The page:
Archive for September, 2010

Homeowners Assistance Program – Part V: The closing process

September 30, 2010 Leave a comment

Once a determination is made as to which benefits are most advantageous for the applicant, the closing process can finally begin.� There are several noteworthy items to keep in mind at this time:

1. Prior to closing, the applicant will need to ensure that their mortgage is paid current, including interest, late charges, fees and penalties.� In addition, any homeowner's association or condominium association dues will also have to be paid current.

2. If you are a PCS eligible applicant receiving Government Acquisition Benefits:

A. You will need to have certified funds sent to your Benefits Specialist to pay for interest due on your mortgage to the time of settlement, as well as for any property taxes that may be due.

B. If your buyer has requested a home warranty, your benefits will not cover the cost of a home warranty.� You will have to write a separate check to the home warranty company to cover the cost.

C. Any repairs that your buyer has requested be made to the property prior to closing will also not be covered as part of your benefits.� You will either have to provide a check to the Government at the time of closing, or you will have to ensure that the repairs are made prior to closing.

D. As part of the Government Acquisition Benefits, the applicant will “sell” their property to the Government, who will in turn, on the same day, “sell” the property to the willing buyer.� This results in two transactions, and if the applicant has a real estate agent, said agent's commission will be paid as part of the second transaction (from the Government to the new purchaser).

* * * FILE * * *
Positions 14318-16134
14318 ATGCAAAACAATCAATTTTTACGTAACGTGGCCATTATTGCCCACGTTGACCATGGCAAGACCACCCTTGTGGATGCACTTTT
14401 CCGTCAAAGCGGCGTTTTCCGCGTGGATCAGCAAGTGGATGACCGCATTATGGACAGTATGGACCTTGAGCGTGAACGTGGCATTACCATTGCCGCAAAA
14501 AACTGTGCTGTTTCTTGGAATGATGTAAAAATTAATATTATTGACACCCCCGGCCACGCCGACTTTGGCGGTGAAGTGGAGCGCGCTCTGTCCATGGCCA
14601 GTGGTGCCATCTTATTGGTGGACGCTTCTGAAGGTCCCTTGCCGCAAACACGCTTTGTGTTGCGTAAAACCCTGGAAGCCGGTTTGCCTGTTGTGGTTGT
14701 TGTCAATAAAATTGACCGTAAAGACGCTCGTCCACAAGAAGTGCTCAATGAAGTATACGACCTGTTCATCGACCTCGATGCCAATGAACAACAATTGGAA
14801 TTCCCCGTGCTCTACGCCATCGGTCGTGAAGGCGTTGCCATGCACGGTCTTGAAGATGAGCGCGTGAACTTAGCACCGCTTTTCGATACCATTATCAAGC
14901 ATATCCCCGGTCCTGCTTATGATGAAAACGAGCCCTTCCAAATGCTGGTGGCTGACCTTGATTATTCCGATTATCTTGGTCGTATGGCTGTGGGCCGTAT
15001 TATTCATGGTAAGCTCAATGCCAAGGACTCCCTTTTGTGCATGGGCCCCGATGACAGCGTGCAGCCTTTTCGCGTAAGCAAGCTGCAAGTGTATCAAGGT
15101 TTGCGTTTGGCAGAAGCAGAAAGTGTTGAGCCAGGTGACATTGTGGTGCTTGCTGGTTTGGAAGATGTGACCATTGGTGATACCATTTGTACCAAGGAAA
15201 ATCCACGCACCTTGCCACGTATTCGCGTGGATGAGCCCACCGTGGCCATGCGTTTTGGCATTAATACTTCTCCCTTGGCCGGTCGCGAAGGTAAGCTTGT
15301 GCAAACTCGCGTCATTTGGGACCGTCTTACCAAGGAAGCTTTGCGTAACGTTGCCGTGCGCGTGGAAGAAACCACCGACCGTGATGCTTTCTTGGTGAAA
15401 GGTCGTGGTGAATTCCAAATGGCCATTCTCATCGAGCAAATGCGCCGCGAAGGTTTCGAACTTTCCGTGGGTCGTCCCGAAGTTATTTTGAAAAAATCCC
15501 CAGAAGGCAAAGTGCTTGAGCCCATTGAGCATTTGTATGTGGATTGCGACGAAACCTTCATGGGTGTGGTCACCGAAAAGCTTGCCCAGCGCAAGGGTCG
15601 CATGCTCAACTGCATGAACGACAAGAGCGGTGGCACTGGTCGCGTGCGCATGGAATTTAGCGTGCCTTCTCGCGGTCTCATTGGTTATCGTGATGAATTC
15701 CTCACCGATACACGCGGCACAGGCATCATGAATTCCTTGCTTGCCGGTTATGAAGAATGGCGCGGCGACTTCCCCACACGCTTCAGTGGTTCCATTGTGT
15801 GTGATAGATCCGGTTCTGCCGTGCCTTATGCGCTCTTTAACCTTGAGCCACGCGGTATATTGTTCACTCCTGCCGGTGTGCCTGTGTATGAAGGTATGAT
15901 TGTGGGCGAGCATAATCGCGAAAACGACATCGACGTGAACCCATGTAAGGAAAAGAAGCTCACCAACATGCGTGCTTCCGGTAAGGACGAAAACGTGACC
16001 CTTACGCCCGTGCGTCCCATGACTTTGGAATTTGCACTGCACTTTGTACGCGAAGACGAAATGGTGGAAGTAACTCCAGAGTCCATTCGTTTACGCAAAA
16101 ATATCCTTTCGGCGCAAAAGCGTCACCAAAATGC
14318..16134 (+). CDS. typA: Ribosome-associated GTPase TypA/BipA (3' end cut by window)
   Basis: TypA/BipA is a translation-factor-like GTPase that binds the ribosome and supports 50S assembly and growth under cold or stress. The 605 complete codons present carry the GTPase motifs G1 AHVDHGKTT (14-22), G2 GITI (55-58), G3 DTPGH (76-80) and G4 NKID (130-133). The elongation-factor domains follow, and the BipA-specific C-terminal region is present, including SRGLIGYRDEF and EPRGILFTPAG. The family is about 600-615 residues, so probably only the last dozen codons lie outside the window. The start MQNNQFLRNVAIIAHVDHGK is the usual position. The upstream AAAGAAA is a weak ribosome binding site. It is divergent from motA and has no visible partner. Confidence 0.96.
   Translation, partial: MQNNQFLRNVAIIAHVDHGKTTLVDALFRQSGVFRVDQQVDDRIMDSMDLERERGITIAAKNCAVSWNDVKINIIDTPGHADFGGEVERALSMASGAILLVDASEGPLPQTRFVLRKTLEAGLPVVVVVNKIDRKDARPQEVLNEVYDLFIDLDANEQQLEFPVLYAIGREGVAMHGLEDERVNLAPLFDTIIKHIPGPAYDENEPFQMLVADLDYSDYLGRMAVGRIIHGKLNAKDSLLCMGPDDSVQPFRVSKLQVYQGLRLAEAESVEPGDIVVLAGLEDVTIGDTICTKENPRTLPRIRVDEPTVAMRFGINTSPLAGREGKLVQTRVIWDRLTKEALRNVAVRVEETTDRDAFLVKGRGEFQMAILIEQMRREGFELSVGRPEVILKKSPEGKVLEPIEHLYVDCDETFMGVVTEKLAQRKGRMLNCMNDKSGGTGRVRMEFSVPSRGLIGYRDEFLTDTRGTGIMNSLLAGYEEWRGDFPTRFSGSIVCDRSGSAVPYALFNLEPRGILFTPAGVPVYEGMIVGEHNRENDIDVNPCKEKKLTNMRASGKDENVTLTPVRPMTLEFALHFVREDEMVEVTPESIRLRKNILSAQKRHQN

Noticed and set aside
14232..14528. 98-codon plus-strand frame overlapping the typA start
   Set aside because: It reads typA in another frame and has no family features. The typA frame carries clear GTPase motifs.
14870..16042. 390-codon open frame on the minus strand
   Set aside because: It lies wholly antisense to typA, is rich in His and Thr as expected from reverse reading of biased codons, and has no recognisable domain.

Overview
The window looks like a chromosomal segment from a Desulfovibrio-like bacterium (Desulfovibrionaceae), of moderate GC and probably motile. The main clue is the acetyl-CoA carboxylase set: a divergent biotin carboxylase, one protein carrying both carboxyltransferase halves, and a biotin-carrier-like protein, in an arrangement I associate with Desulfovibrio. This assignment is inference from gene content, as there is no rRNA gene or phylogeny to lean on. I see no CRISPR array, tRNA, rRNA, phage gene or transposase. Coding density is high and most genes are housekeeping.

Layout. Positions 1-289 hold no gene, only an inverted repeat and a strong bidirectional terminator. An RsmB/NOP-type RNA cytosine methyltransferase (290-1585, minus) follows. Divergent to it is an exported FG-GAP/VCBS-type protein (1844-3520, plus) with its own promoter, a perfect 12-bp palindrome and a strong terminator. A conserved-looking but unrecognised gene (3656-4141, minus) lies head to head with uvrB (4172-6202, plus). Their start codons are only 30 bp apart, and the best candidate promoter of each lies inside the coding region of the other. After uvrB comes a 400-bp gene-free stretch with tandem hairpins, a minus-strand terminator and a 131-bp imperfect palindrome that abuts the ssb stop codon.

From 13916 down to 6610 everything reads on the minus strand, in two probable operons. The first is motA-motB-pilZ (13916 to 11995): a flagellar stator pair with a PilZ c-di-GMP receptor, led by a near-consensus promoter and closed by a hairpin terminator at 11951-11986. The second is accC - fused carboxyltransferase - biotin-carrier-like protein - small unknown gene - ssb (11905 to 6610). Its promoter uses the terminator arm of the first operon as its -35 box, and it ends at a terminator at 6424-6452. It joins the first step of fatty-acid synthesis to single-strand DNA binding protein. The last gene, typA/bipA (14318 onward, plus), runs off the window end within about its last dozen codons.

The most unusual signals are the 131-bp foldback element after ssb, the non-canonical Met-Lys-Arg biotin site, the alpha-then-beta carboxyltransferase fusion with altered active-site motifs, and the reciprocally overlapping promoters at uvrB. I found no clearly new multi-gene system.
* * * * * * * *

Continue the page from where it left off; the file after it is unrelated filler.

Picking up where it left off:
3. Pursuant to the Unemployment Compensation Extension Act of 2009, which was signed into law in November of 2009, benefit payments under the Expanded HAP program are exempt from Federal taxes.� However, there may be state tax implications, so applicants should seek financial and/or legal assistance. �

4. For any applicants who had Federal taxes withheld prior to the law change in November of 2009 should receive a W-2C (Corrected Wage and Tax Statement) from the IRS.

While the housing market remains stagnate in many areas across the country, the Department of Defense is doing everything it can to assist its military families and civilian employees escape some, if not all, of the financial loss associated with selling home. While the process can be trying at times, once the settlement documents are signed and the mortgage is paid off, you will realize it was all worth it.�

If you are thinking about applying, do not hesitate — now is the time to take advantage of this program before the appropriated funds run out. �

Categories: Uncategorized

DC Homestead Application changes … again!

September 30, 2010 Leave a comment